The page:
Limited Partnership: Business, Government, Civil Society (NGOs) and the Public in the Extractive Industry Transparency Initiative (EITI)
AbstractThis article examines the context and impact of the Extractive Industry Transparency Initiative (EITI). I hyppothesize that EITI is not as effective as it could be because the governments, firms, and NGOs involved in EITI have very different visions of EITI. In EITI, firms are supposed to publish what they pay to extract resources, governments publish what they earn, and a multistakeholder group monitors and attempts to see if these figures can be reconciled. The group is supposed to push for the government to find this balance. Some governments have not allowed civil society to fully participate in the EITI process. In that regard it is a limited partnership. Civil society,as representatives of the public, can not act as an anticorruption counterweight.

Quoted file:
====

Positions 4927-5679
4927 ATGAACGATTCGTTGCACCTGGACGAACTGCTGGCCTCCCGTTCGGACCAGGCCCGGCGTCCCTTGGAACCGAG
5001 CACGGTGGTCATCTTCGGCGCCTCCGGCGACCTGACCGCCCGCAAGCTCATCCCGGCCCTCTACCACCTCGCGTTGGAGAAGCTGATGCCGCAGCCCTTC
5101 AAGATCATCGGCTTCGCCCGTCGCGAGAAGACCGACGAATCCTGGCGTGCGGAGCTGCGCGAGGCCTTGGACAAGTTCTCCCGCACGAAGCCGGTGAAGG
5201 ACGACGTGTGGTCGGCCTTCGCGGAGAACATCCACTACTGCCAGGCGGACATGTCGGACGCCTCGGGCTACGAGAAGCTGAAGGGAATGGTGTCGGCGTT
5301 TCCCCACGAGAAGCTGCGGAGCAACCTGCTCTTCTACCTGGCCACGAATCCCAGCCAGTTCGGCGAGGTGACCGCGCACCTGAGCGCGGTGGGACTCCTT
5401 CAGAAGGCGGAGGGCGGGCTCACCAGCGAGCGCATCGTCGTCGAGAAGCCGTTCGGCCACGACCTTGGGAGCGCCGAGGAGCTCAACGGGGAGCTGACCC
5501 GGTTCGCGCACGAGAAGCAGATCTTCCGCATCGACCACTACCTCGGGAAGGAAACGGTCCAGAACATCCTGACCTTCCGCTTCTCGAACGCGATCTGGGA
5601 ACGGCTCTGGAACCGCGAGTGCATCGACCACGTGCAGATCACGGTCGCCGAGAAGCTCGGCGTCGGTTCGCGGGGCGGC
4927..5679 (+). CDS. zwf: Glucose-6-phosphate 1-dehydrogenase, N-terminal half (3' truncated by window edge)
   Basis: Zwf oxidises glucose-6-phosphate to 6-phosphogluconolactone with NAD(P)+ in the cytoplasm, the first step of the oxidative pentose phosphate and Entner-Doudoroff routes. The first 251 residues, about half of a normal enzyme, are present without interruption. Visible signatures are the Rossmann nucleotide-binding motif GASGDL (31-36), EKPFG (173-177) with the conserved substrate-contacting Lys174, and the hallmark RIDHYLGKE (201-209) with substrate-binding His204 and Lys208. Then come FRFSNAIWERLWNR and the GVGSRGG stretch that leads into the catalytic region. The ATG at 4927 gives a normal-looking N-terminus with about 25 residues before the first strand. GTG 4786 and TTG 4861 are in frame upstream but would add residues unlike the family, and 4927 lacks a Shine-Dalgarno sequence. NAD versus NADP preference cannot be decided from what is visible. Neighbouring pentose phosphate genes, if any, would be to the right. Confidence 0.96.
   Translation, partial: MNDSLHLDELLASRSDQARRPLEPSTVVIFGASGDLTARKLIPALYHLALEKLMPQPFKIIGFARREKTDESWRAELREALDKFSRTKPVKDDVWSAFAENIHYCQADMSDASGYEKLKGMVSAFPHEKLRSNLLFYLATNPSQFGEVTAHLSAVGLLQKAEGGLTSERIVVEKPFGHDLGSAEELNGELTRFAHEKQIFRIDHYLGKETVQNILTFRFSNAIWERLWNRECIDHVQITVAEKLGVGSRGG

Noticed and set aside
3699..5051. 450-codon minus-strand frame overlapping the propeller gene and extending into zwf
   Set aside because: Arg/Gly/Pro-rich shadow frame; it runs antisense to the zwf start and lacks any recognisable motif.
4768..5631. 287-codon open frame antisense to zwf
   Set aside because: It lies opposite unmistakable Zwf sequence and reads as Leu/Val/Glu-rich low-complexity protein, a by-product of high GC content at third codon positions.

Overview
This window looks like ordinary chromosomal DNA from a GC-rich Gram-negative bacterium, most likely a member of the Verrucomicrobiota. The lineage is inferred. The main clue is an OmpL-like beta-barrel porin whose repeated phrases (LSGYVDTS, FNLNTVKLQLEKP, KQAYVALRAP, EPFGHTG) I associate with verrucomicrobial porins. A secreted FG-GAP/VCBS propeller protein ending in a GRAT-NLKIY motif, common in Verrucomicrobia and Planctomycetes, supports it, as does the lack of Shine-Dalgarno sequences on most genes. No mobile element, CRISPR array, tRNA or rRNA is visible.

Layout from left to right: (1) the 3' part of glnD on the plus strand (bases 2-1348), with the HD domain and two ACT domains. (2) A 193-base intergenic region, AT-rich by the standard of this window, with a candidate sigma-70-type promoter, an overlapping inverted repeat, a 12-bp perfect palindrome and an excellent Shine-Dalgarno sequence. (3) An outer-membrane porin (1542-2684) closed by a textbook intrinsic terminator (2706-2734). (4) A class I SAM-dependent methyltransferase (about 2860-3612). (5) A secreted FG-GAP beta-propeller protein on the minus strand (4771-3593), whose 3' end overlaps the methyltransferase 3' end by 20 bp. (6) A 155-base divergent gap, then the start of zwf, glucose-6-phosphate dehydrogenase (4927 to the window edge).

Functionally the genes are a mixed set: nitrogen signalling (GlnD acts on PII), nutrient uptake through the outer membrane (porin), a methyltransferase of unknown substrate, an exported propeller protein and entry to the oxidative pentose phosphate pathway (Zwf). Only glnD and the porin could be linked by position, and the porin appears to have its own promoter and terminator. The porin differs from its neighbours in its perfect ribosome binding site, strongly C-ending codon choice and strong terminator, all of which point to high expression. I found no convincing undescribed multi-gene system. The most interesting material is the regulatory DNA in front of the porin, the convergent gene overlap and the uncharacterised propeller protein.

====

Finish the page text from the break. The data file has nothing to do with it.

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Bibliographic InfoPaper provided by The George Washington University, Institute for International Economic Policy in its series Working Papers with number 2010-28.
Length: 41 pages
Date of creation: Oct 2009
Date of revision:
Publication status: Forthcoming in Public Administration and Development
oil; minerals; resource curse; corruption; governance;
Find related papers by JEL classification:
- Q34 - Agricultural and Natural Resource Economics; Environmental and Ecological Economics - - Nonrenewable Resources and Conservation - - - Natural Resources and Domestic and International Conflicts
- D73 - Microeconomics - - Analysis of Collective Decision-Making - - - Bureaucracy; Administrative Processes in Public Organizations; Corruption
- F55 - International Economics - - International Relations and International Political Economy - - - International Institutional Arrangements
- F59 - International Economics - - International Relations and International Political Economy - - - Other
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